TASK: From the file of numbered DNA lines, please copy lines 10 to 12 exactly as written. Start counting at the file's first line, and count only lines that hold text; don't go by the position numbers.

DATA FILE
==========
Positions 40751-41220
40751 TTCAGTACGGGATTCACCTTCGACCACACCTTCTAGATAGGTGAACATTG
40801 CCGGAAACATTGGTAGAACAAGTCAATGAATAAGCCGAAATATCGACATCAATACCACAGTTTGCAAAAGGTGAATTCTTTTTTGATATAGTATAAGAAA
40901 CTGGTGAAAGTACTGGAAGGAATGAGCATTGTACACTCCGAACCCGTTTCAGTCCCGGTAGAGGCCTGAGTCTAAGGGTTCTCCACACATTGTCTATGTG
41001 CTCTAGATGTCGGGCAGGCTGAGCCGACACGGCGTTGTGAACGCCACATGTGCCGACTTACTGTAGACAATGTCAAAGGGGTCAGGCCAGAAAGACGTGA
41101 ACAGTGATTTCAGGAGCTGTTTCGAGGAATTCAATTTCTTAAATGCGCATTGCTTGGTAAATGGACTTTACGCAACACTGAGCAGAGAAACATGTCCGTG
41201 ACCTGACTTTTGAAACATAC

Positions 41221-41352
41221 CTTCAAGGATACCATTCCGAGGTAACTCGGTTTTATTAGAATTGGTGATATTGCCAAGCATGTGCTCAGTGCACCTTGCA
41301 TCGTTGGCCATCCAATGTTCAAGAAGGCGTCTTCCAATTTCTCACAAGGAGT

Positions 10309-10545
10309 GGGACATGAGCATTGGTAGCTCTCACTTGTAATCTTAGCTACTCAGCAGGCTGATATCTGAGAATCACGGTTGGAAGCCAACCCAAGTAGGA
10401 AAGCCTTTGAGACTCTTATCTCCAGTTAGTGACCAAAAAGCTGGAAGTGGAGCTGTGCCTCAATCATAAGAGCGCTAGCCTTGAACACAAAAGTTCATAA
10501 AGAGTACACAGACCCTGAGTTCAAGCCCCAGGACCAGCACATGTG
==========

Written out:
41301 TCGTTGGCCATCCAATGTTCAAGAAGGCGTCTTCCAATTTCTCACAAGGAGT

Positions 10309-10545
10309 GGGACATGAGCATTGGTAGCTCTCACTTGTAATCTTAGCTACTCAGCAGGCTGATATCTGAGAATCACGGTTGGAAGCCAACCCAAGTAGGA